A famous psychologist (his first name is Phil) talks about the fact that we all have pivotal points in our lives; crossroads, if you will, where we can turn down a path of self-pity, victimism, feeling anger at the world and an urge to ‘give up’. Or turning the other way and seeking empowerment, happiness, and a full life.
In August of 2006, I experienced a harsh, heartbreaking pivotal point in my life when my husband of thirty years died suddenly. He took his own life. Sure, I knew he was going through some kind of mid-life crisis or other. Don’t most men? He bought a new car, set up a home gym and started flirting with women half his age. But nothing prepared me for what he did. To be so unhappy and not share it with SOMEONE? I can’t imagine.
I have been ‘under construction’ since that fateful day.
Early on I decided to get into therapy to help with the overwhelming guilt and rage that I felt as a result of his actions. Then as I carefully went through the seven steps of grief (I wanted to be certain that I took the time to heal), I realized that in my forty-five years of adult life, I had never been single.
Who was I? What kind of individual was I? What were my own thoughts, my own beliefs? What did I think about life without the input of a spouse, a partner, a best friend?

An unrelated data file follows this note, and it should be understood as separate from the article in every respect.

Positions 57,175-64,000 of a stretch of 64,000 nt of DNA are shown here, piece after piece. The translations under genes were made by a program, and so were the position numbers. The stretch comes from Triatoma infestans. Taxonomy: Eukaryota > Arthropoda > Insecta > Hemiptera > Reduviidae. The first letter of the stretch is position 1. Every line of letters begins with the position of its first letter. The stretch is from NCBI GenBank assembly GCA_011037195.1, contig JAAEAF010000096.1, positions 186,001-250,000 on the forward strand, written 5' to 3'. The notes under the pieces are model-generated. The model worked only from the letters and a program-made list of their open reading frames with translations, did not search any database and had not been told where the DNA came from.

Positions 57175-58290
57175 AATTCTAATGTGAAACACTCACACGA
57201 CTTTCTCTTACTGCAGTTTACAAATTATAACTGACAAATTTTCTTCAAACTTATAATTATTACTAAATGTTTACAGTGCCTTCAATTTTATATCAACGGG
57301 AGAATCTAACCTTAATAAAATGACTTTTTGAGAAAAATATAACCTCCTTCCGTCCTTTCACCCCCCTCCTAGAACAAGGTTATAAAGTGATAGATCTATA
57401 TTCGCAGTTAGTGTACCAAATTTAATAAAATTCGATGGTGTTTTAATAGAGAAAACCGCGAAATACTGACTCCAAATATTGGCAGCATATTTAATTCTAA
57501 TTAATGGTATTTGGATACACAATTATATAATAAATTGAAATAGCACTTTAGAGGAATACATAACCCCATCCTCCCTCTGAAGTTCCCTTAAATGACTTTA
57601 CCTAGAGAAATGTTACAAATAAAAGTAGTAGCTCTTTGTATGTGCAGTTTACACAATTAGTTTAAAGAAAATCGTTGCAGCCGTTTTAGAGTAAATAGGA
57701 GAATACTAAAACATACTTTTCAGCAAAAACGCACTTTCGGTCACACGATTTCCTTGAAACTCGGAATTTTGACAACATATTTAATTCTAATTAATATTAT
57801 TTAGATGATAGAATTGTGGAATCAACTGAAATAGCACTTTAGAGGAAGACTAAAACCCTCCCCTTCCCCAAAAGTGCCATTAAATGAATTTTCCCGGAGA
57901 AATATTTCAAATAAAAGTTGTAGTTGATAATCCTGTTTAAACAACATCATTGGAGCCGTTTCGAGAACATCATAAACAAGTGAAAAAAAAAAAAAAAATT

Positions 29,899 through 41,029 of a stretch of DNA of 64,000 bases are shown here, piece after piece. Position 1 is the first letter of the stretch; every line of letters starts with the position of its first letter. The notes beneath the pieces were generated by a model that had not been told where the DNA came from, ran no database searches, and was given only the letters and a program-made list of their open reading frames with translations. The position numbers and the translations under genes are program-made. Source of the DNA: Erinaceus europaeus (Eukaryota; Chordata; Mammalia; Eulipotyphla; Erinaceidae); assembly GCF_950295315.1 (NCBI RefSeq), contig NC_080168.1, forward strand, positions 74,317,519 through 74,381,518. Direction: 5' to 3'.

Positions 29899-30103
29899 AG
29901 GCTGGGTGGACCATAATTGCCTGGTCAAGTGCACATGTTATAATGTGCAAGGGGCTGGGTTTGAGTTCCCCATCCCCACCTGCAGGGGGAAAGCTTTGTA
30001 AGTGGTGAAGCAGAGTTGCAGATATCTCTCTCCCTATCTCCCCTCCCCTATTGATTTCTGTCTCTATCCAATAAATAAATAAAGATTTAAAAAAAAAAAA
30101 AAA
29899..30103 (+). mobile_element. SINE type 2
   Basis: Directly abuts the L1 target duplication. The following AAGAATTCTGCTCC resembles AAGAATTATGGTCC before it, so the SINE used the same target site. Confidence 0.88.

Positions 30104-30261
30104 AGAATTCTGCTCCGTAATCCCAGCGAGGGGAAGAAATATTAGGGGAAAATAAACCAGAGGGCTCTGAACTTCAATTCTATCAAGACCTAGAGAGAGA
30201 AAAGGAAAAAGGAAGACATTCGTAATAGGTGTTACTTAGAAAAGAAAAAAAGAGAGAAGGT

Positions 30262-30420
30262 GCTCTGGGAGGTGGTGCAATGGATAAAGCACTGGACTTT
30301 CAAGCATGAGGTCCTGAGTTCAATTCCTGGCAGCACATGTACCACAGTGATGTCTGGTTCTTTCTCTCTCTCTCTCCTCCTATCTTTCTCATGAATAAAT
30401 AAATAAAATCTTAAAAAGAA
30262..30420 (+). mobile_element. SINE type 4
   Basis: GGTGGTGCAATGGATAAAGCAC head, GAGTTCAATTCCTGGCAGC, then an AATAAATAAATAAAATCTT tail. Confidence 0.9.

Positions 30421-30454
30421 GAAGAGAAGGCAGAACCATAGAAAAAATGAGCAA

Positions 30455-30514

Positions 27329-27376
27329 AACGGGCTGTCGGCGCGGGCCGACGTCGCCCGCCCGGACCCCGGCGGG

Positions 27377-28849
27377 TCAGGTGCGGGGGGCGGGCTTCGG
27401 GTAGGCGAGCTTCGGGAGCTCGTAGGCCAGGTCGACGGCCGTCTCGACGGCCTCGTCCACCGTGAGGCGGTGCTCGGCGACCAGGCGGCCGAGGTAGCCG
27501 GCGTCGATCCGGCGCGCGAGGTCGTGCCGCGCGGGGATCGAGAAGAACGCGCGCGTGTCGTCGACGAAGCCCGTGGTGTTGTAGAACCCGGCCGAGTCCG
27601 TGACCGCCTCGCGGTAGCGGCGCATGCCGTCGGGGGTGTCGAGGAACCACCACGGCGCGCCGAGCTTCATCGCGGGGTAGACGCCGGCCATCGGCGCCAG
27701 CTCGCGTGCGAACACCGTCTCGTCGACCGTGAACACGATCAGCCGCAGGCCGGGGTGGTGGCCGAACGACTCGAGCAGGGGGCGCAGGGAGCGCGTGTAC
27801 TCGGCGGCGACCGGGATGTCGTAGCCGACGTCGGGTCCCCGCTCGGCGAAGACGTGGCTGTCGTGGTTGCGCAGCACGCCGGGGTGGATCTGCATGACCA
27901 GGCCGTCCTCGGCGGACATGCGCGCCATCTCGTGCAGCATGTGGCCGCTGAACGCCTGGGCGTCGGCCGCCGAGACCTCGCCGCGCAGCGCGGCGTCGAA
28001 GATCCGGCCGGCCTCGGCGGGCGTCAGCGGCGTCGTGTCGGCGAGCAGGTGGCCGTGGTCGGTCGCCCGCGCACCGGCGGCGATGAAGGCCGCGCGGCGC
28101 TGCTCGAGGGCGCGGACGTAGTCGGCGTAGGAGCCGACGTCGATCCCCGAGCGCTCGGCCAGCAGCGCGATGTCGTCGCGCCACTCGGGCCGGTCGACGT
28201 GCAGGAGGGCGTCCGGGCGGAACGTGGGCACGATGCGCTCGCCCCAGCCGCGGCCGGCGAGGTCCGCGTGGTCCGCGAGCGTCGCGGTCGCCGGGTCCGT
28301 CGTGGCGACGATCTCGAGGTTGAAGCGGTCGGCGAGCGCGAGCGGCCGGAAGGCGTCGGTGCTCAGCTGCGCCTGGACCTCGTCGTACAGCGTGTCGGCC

So I considered myself to be ‘under construction’ now for several years. Rather than choose to have my life end with the death of my husband (as many women my age are wont to do), I decided to re-invent myself. Discover who I am… and work on that individual.
Am I a kind person? Do I help others? Do I pursue my dreams? Do I go after my goals? Am I happy?
After seven years I can answer: for the most part, I think I am kind. Yes, I help others. I absolutely pursue my dreams and achieve my goals. And after passing through the grief, anger, denial, pain, tears and confusion, I am very happy. A person can’t sit back and expect happiness to come to them. I believe you have to work for it!
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Trisha!!! Love your writing!! Love your spirit!! This will help so many!!
Thanks, Becki. If my experiences help one person to heal and come back, I am content.
Trisha, You are an inspiration! My husband killed himself when he was 32. We were high school sweethearts and had been together 15 years and married for ten. We had two daughters, 3 and 6. About 3 years later I fell in love with my husband and we have been together all these years. We have one daughter together who is now 27. I am now 63 and have found my passion in writing, after teaching school and then becoming an ICU and hospice nurse. Life takes many twists and turns but you have worked hard and healed and that shows in your magnificence.
Christina, your sharing has made me feel less alone. Thank you for that. Survivors of suicide have much to deal with and I applaud your courage. No matter what our age when it happens…..it’s still the same pain and confusion. You might enjoy my web site and my blog as it is dedicated to the art of writing…..I try to support other writers and also have monthly interviews with other authors…it’s been wonderful !!
Sending love and best wishes, Trish